Most national magazine stories about the cannabis industry like to focus on new-age pot investors and entrepreneurs, but the real folks in the know are still on the grassroots level.
Mia Jane, a former budtender and current cannabis hospitality tour guide, interacts with beginning and experienced consumers from all over the world, and has seen a lot in her nine years around the plant. Taking Loopr riders on tours of cultivations, dispensaries and other pot-friendly activities, she’s a seasoned veteran in the brave new world of social pot consumption. In advance of the 4/20 celebrations, we caught up with Jane to learn more about the best ways to enjoy cannabis actively and responsibly.
This cauliflower mania is starting to freak me out. As if bastardizing mashed potatoes weren’t enough, now they’re trying to take down pizza crusts. We’re not saving animals by sacrificing taste, people.
And after going down an Internet rabbit hole of cauliflower creations (there are a lot), I found out that cauliflower’s not even natural. It was made by selectively breeding wild cabbage. But then, most of our current fruits and vegetables were made that way. Also dogs and cats…and cannabis. Seeing what citrus fruits looked like before selective breeding painted a grim picture of our ancestors, who were stuck with a bunch of thick rinds and large seeds — much like ancient tokers, who smoked buds that looked more like industrial hemp than what we have today.
You don’t need to smoke a joint or play hooky to celebrate 4/20 anymore. Just hit up a certain Carl’s Jr. in Denver that is testing CBD-infused burgers all day on Saturday, April 20.
Available only on 4/20 at the Carl’s Jr. located at 4050 Colorado Boulevard, the Rocky Mountain High CheeseBurger Delight will come topped with a mayonnaise-based Santa Fe Sauce infused with 5 milligrams of CBD. The CBD oil, derived from hemp, is provided by Colorado company BlueBird Botanicals.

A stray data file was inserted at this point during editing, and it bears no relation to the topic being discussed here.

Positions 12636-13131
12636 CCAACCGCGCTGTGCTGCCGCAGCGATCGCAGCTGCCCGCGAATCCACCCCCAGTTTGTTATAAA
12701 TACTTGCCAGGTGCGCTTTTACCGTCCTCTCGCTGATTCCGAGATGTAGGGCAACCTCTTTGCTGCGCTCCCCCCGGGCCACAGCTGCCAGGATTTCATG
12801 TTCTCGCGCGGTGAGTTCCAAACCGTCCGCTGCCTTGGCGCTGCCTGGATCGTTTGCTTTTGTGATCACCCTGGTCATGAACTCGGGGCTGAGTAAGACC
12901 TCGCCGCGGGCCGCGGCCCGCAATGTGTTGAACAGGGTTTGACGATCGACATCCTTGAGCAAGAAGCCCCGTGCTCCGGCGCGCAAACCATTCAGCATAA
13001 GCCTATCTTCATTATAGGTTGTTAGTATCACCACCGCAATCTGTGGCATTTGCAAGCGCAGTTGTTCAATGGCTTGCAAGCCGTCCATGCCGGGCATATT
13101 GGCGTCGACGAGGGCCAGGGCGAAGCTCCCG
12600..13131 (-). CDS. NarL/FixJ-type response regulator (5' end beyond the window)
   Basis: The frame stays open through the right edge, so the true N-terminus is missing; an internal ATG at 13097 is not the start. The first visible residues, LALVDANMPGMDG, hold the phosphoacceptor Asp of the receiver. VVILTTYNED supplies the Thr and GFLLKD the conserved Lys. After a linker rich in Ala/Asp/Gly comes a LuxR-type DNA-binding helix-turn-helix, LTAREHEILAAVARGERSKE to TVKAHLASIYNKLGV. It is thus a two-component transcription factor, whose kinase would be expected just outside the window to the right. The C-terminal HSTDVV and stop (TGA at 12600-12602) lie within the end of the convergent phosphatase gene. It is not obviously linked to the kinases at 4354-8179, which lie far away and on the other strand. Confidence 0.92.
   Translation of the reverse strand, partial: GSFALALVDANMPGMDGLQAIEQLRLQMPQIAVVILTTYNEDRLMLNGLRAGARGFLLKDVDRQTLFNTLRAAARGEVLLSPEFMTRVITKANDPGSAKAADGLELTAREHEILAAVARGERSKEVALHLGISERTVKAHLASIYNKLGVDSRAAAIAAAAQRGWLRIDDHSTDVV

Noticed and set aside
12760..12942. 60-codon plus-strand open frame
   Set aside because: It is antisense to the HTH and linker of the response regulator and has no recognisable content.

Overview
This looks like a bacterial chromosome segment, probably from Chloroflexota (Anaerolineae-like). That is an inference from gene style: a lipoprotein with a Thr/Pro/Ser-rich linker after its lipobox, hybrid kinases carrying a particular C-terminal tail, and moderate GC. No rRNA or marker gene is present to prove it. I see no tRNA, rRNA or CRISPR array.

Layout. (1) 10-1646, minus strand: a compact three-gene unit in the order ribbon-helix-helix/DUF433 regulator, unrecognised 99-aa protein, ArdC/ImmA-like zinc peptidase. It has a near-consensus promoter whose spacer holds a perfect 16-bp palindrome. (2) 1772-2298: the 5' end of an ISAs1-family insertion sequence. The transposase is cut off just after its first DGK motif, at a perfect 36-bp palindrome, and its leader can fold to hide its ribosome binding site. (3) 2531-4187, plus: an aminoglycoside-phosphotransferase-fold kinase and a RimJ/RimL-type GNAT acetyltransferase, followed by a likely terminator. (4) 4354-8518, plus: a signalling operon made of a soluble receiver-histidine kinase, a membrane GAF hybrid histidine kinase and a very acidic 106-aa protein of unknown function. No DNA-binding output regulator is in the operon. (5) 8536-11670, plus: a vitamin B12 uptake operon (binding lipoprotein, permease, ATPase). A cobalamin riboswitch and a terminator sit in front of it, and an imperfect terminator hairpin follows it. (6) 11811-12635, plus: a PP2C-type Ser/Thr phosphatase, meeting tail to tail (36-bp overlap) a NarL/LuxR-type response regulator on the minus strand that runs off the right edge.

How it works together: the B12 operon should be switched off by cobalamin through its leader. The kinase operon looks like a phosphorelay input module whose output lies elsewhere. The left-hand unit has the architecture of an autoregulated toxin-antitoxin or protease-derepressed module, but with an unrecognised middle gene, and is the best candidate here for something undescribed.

Dear Stoner: I’ve been thinking about trying some weed before I meditate, but am unsure of how to properly mix the two. Any tips on how to use it to my advantage without doing too much?
If you asked Mayor Michael Hancock how he felt about being dubbed the “Mile High Mayor” by the cannabis industry back in 2012, he probably would have said he didn’t enjoy the title. But a lot can change in seven years.
Cannabis etiquette has its own set of standards. When to ask someone for pitch on a joint or jump in a session circle without permission aren’t situations often posted to Ask Amy; these questions don’t have standard answers like similar queries regarding drinking or dining. Add legalization to the mix, and you’re asking for even more confusion — and fun.
Here to help settle your questions about proper cannabis protocol is Lizzie Post, great-great-granddaughter of famed etiquette writer Emily Post, cannabis lover and author of Higher Etiquette: A Guide to the World of Cannabis, From Dispensaries to Dinner Parties.
Ever come up with a joke or an idea that seemed great, only to find out that someone else had thought of the same thing? While the discovery doesn’t kill every original fiber in your body, it’s pretty deflating — and just about unavoidable in capitalism. Consider the craft-beer industry, which is so heavy on pun-filled names that lawsuits and cease-and-desists have created lifelong enemies within it. If cannabis genetics and names could be registered with the U.S. Patent and Trademark Office, there’d be plenty of assholes lining up with legal action in this field, too.
But because the plant is still federally illegal, finding strains with the same name (but differing genetics) is common. And when you’re breeding from a popular strain like Gorilla Glue, limited iterations are sure to cross paths in the naming process. For example, Crazy Glue is a hybrid of Gorilla Glue with two different origins — neither of them Superglue, another branch on the Gorilla Glue tree. One version of Crazy Glue carries Super Silver Hazeand Chemdog influences, while our hometown version is bred from Bubba Kush.
As with many emerging industries, getting ahead in the industrial-hemp industry often involves hiring the people who created the original regulations. In legal marijuana, for example, everyone from former state legislators to past Marijuana Enforcement Division officials have moved to the business side, helping companies and clients stay on top of Colorado’s strict cannabis laws.
One of the largest moves from government to the hemp industry (so far, at least) came last month, when Maureen West jumped from managing the Colorado Department of Agriculture’s Industrial Hemp Program to take a job as compliance officer for hemp-oil company Functional Remedies.